Monday, March 24, 2014

All Things New

Jenn's Grandma is cheerful and sweet. The few times I've seen her, she has greeted me with a gentle touch and a quiet, pre-existent giggle ... like she just knew we were about to enjoy ourselves.

Evidently, she is practical too, and not inclined to attach herself to material things with too many emotional ties. They tell me she has had many a happy garage sale over the years.

But now her oldest granddaughter is engaged to marry my youngest brother, and friends and family are helping the happy couple accumulate household goods and other gifts. With the wedding a dwindling number of days away, one might wish there were a few of those garage-sale items available for Grandma to pass along as heirlooms. Old, new, borrowed, blue?  

I'm not sure Grandma is overly concerned though.
She seemed quite pleased the other night, her petite hands concealing a playful grin, as the young couple opened her gift. It was a brand new, two-tiered waffle maker. Jenn smiled when she saw the box, laughed at her Grandma's expression and then read the card. "I know you didn't register for it, and you can take it back, but we just thought it seemed like a really fun gift." 

Fun indeed!
(and wise ... because 4 out of 5 dentists say that waffle arguments are a leading cause of marital strife.)

"You won't even have to wait for each other's waffle," Grandma beamed with hopeful encouragement.

A few moments later, James & Jennifer revealed one of the most special gifts of the evening. The set of silverware Grandma had registered for and received when she married Grandpa. The complete set - polished and housed in its original wooden storage case.

But Grandma didn't bring it to the shower - what with all those fancy-fun waffle possibilities on her mind.
So, how did this gift come to be?

Rewind a dozen years. Jenn is ten years old and riding her bike around Grandma's driveway during yet another garage sale. On the table offering all the kitchen junk, sits an opened wooden box holding a partial set of tarnished silverware. As people come and go, and Jenn swirls donuts along the pavement, the scratched box of discarded silver waits. Heated by the mid-morning sun, the dull cutlery shines less brightly than it once could have.

Among the shoppers is a family friend from church. Having an appreciation for all things old and meaningful, he strolls around quietly enjoying the fare. At the curb, Jenn slams down the kickstand, hops off her bike, and races to the porch to get a drink.  Just as the man was leaning in toward an antique tea set, 
the tall, slender girl with long blond pigtails grazes by him. "Hi, Mr. Greg!" The girl with boundless energy was there and gone in an instant.

In an instant. "She'll be grown in an instant." Greg thinks to himself as he raises a tea cup into the light and then places it back down on its saucer. He realizes how quickly the first decade of her life has passed, and wisdom tells him the years toward adulthood will flash by faster than that backward glimpse of a breathless, thirsty girl.

Suddenly, the old box of utensils catches Greg's eye. He counts the forks, inspects the engraved pattern on one of the spoons, and runs the back of his hand across the faded velvet lining of the box. He closes the lid, clasps the latch, and carries it to the card table turned check-out. No one gives his purchase another thought.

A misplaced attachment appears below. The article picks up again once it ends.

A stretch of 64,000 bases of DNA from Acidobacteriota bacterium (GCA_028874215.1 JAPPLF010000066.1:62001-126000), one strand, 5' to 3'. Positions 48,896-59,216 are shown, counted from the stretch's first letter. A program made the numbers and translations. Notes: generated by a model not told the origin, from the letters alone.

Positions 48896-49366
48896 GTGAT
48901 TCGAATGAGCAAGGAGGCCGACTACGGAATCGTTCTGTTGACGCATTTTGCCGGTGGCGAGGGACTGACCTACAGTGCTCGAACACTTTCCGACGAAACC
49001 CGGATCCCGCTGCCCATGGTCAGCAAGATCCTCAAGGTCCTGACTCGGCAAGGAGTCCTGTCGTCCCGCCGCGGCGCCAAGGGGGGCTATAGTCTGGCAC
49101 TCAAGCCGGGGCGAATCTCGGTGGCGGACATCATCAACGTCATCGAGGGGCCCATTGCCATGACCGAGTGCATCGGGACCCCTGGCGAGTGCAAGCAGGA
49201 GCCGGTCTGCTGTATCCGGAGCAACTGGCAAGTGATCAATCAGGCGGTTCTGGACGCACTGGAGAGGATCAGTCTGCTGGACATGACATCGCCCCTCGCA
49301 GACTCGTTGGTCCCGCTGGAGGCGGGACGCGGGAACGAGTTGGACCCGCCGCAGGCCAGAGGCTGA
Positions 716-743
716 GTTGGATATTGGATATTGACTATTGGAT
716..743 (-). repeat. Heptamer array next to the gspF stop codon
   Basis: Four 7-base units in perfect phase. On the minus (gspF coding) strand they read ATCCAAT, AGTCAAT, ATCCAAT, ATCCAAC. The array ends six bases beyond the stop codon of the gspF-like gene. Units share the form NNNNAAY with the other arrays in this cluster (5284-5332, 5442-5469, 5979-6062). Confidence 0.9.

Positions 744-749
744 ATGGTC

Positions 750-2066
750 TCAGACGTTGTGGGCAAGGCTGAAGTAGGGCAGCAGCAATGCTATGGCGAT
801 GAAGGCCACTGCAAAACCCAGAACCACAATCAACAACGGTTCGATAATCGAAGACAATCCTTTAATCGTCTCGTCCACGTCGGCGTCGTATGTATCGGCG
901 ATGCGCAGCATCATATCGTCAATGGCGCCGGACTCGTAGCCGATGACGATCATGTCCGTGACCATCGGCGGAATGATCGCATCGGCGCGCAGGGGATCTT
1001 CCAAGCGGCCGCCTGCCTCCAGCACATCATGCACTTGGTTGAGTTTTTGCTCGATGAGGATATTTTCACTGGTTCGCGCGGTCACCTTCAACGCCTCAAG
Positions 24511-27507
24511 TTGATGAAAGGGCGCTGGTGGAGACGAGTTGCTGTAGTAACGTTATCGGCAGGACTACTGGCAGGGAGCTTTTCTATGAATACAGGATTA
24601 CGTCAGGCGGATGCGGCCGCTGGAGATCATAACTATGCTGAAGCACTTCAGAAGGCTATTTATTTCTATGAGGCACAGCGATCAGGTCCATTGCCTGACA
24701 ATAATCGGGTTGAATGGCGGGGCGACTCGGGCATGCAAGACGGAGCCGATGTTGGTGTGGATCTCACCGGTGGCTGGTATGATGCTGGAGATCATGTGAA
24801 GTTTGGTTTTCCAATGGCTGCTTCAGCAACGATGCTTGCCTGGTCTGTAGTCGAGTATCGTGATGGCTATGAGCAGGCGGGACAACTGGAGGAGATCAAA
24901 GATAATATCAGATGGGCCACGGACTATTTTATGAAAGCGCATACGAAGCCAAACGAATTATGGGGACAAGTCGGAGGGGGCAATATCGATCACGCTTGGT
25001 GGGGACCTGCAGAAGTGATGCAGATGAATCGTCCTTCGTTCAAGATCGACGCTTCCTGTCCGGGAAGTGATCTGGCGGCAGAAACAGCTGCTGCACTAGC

Over the next several years, Greg does some research, continues to attend estate sales, frequents the antique hot-spots, and keeps his eye out for pieces to the set. He knows he has time, and he enjoys the challenge. Hunting and gathering, seeking and finding. Quiet purchase after seemingly random, quiet purchase. Patiently, he adds what is missing until the set is complete. 

Last Fall, when Greg learned of Jennifer's engagement to be married, he knew it was time. He polished each piece to its finest beauty, then he carefully cleaned and restored the wooden case to its truest potential.

The other night, sitting next to Grandma on the sofa, we opened the box with wonder and amazement. The collection was impressive, and the silver was lovely in itself - each piece shining with renewed purpose. But more beautiful than anything on earth, was the undeniable diligence, patience, and quiet thoughtfulness that characterized such a gift. 

What a treasure!

In a culture filled with spontaneous announcements, self-promotion, and not a lot of follow-through,  I am thoroughly blessed by Greg's discretion and determination. His loving efforts went unnoticed for so long ... but the beauty of his commitment is evident now for all to see.

I'm so glad I know this story. Its beauty and truth point my heart toward God. 

Our Father has a plan. It's a slow, thoughtful process, and there is a fullness of time.
He sees potential and purpose ... especially in the things the world might cast aside.
He redeems and restores ... graciously gathering all things tarnished and lacking, while miraculously offering refreshment and wholeness.

Not only did He purchase our scarred, useless lives, but He continues to purchase and provide what is needed for our complete redemption. Quiet purchase after seemingly random, quiet purchase. Patiently, He adds what is missing until His work is complete. Grace every day. Beauty in waiting. Every day.

And when we regret decisions we've made ...
When we wish we could find the things we've lost ... 
When we wonder how life might have been different if we had given "it" one more chance ...
We can trust Him and rest in the truth of God's good character. 

He makes all things new.  
He makes all things beautiful in His time.
He who began a good work in you will be faithful to complete it.

"Every good and perfect gift comes down from the Father above." James 1:17